Walking to the Weatherstone, where I spent a lot of time when I was living in the Victorian that summer while trying to get sober, takes me down the same stretch of H Street that I used to walk when I made my late-night treks to the corner bodega at 20th and H, which I used to call the Loser Magnet Market, for smokes, a fresh bottle and maybe a microwave burrito for some marginal nutrition. I got to where I was making the trip in my bathrobe, and old white terrycloth thing with an Aerosmith logo embroidered in purple on the breast, which I’d gotten as one of the many pieces of record-company swag that flowed my way when I worked as an editor and writer at this music magazine that the late, great Tower Records published, Pulse. I think I was trying to make some kind of Brian Wilson reference by wearing the bathrobe, but can’t remember really. Not sure.
Toward the end of my drinking, I remember one weekend afternoon, stumbling up H after finishing off a bottle of Jägermeister. Something was deeply wrong, and I realized that I was blind above my eyebrows, that is, from that point of vision congruent with my eyebrows and above, it was black. I had a lot of those kinds of days toward the end, and that summer, what had been a long career of just getting fucked up, passing out and then waking up turned into a terrifying ride downhill where I no longer could control my drinking, and I had to put alcohol in me just to settle my nerves, but when I did that, I was off to the races and couldn’t stop.
In my general dishevelment and disarray, I would have to stumble past a fourplex on my next block, unless I wanted to walk a block out of my way and I didn’t have the stamina or sustained focus for that task, so invariably I would run into this pregnant woman, who would go out of her way to accost me on the sidewalk. “You need to stop drinking, Jackson,” she would tell me. “I’m worried about you. You’re turning into a complete wreck.” Other people would later volunteer that they had visions of me pushing a shopping cart around the neighborhood.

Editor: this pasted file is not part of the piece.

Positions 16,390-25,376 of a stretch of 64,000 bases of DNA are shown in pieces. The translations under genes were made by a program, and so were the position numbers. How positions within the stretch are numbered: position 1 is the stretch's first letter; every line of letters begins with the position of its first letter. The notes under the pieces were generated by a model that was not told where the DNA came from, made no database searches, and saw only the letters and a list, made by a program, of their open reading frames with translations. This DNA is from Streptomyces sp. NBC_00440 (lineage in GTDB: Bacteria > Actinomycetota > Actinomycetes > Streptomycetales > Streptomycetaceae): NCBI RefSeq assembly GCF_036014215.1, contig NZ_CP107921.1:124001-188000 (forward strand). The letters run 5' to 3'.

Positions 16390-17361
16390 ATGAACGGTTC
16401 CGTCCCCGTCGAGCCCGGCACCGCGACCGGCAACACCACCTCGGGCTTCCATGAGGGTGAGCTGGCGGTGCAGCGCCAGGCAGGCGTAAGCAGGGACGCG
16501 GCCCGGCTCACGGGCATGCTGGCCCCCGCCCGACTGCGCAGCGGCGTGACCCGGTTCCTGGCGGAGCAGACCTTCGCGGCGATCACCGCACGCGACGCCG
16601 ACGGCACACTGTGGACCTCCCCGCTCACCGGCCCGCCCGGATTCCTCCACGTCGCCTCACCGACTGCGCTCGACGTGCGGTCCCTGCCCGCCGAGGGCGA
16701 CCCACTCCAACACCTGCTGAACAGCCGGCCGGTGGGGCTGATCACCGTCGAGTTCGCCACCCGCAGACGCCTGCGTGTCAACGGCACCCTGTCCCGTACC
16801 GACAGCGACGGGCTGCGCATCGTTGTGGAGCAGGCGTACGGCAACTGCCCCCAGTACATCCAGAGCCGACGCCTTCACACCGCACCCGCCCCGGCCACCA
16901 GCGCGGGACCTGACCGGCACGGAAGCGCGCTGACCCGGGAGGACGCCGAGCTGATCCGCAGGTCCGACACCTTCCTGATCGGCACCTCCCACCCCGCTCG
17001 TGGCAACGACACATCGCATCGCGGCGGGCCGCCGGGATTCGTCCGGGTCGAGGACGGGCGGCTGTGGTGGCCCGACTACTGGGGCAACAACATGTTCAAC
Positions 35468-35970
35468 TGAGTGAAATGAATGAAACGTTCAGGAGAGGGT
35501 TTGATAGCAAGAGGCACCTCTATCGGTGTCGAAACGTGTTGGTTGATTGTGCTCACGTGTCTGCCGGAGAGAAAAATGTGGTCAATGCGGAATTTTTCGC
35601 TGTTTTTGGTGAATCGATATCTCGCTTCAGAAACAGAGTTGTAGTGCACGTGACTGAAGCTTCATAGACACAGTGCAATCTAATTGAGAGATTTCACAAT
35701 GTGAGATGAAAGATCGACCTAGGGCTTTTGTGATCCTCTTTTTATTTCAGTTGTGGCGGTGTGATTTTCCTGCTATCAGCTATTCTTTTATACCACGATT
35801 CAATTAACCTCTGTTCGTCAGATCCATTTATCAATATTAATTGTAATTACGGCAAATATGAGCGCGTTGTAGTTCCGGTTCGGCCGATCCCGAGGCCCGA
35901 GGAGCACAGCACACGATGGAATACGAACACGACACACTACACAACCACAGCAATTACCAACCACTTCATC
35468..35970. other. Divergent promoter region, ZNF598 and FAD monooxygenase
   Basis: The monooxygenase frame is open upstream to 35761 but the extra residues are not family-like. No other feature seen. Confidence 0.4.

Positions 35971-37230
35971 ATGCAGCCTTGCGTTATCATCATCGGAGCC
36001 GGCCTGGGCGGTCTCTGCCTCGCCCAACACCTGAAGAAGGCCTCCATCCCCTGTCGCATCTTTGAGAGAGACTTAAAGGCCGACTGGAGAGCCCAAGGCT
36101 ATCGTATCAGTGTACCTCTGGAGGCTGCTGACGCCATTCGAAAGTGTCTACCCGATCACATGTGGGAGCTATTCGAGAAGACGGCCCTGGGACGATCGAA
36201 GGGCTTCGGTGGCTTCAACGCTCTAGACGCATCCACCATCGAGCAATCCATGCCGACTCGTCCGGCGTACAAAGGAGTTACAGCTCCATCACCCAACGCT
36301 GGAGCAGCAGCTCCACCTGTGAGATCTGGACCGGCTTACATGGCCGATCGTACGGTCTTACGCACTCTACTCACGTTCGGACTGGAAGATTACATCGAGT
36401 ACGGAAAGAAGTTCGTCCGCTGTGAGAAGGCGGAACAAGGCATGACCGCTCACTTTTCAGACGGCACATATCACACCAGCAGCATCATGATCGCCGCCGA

That woman gave birth two weeks before I put the bottle down. I still see her around, and her husband, and the baby, who’s grown up to be a fine, strapping lad named Eli Perry. So Linda, and Jerry, thanks for being there on H Street when I’d stumble by so long ago.
Y’lnow, I’ve got a lot to be grateful for these days. Cool September mornings remind me of that. —Jackson Griffith
Always had a thing for the prog as a bong-cradling sprout in the San Joaquin. Y’know, there’s always been a pronounced Teutonic undercurrent in the upper 209 among guitar-noodling whiteboys, which you can really hear all shot throughout Pavement’s oeuvre. Elsewhere around town, it was grotty funk of the seeds’n’stems hornband variety, a la Brass Construction, Con Funk Shun, Tower of Power, Bar Kays, Cold Blood, and especially War and Earth, Wind & Fire. Stocktone was ethnically diverse, which meant that the prevailing entertainment options were funky. No complaints there; I’m glad I heard all that, especially Parliafunkadelicment and some of the other really unhinged brothas in space shit.
But for those of us who roasted and riffed, the import section was where it was at. Grobschnitt, Jane, all that Brain Records stuff like SFF and Novalis, plus Amon Duul II, Can, Gong, Soft Machine, Nektar, Neu, Kayak, even jam bands like the great Man from Wales, plus a bunch of other stuff I can’t remember right now like Hatfield & the North. Oh, and Kluster, plus Brian Eno and, later, Einstürzende Neubauten. And then there was all the mainstream stuff like Genesis, Roxy Music (my particular fave), Tull and loads of other bands. Too bad I no longer have my onetime totemic import collection (alas, it burned up in a fire, and what didn’t burn up got sold behind my back to a certain janky Midtown record store by a certain janky ex-wife).